In one corner of a bustling street in Seoul's Hongdae district popular with young people, 30-something office worker Lee Choon-han's face is glued to the glass of a coin-operated claw machine.
For about $1, Lee can drop the claw twice to try to grab prizes such as plush toys, key chains or cheap watches. After three failed attempts, his skill pays off and he captures a Pokemon doll.
"Every time I go past this street, I play it. If I win, I feel as though it awards a small fortune to me, although I don't succeed every time," grinned Lee.
Asked why he started paying attention to the claw machine, Lee replied, "It offers a moment of fun and thrill with a small amount of money. Even if I lose, I don't feel it was a waste of money."
Lee is not alone in seeking enjoyment with the game.
Riding the wave of this new pattern of spending for young adults who seek fun with a small amount of money, the business of claw machine games appears to be booming in South Korea.
According to a recent report by the Game Rating and Administration Committee, a government organization in charge of overseeing game content, the number of registered claw machine shops nationwide jumped to 880 as of December last year, compared with 147 in August last year.
The statistics did not include countless stand-alone machines set up near convenience stores, restaurants or subway stations.
There are at least six claw arcade shops near the Hongdae subway station in western Seoul.
At another claw machine shop in Hongdae, a 29-year-old manager, who declined to give his name, said 20-somethings and 30-somethings are the main customers.
"If they buy a prize, it will cost between 10,000 and 20,000 won. But, if they capture a prize in the first attempt, it will cost just 500 won," the manager said.
With an economic downturn and weaker domestic consumption forcing mom-and-pop shops to shut down their businesses, some of the vacant spaces are filling with claw machine shops.
Some experts attribute the popularity of claw machine games to a growing group of consumers who don't have enough time or money to enjoy other leisure activities.
Lee Na-young, an associate professor of sociology at Chung-Ang University, said, "For those who have the financial leeway and enough time to enjoy leisure, they would not choose doll-grabbing claw machines as something to do for fun."
Claw machines could offer a way for those who seek "a greater sense of enjoyment and satisfaction with the smallest cost," the professor said.
On an annual basis, South Korea's economic growth slowed to 2.3 percent for the final quarter of last year, compared with a 2.6 percent rise a quarter earlier.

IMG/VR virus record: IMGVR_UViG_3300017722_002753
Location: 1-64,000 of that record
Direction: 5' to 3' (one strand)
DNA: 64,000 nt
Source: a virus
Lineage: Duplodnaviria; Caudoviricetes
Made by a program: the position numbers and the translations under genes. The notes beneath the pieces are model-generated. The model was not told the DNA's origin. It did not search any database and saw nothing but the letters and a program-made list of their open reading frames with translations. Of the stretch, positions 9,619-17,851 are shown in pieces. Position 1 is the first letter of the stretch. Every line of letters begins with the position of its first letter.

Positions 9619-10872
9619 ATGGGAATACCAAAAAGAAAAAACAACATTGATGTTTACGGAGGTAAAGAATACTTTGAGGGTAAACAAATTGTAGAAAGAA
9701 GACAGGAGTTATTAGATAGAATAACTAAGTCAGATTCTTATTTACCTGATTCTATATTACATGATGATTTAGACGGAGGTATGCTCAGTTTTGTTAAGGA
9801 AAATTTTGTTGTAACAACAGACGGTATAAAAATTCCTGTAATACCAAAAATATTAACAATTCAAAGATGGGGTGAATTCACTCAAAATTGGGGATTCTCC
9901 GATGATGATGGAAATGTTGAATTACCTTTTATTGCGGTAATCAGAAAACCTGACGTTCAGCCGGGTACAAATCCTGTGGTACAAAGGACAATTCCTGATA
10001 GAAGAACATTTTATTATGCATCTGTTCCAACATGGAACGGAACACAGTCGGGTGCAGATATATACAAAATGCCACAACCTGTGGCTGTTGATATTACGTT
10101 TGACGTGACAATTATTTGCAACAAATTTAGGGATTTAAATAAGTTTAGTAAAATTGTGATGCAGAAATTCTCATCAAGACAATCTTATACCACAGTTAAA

Private consumption rose just 0.2 percent during the final quarter of last year, down from a 0.5 percent gain a quarter ago.
The Bank of Korea has warned that domestic consumption would be negatively affected by a corruption scandal involving President Park Geun-hye and a looming interest rate hike from the US.
The Korean economy, which grew 2.7 percent last year, is expected to slow to 2.5 percent this year due to deteriorating economic sentiment, according to the central bank.
Besides a gloomy economic outlook, the popularity of claw machines appears to be driven by a higher youth unemployment rate and a rise in the number of people who are grappling with heavy debt, the experts speculate.
According to a report by the central bank, the youth unemployment rate in 2015 stood at 9.2 percent, marking the highest rate since 2000, while the overall unemployment rate was a decent 3.6 percent.
Last year, a total of 96,319 people applied for a government-organized debt restructuring program after failing to repay their debts for more than 90 days, the Financial Supervisory Service said in a report.
Thirty-somethings accounted for 27.5 percent of them, while 20-somethings accounted for 11.1 percent.
The popularity of claw machines could be confirmed by an analysis of big data by artificial intelligence firm Daum Soft.
In an analysis of millions of Internet blogs and social networking site accounts by Korean users, the number of shared words related to "doll-grabbing claw machines" stood at 18,118 in 2014.
Last year, the number skyrocketed to 158,961.
Daum Soft said the claw machines offer a small sense of achievement to young people in a highly competitive society at a time when their disposable income is shrinking.
Claw machines are "a poor type of leisure activity," says a Twitter post that has been shared more than 3,000 times. (Yonhap)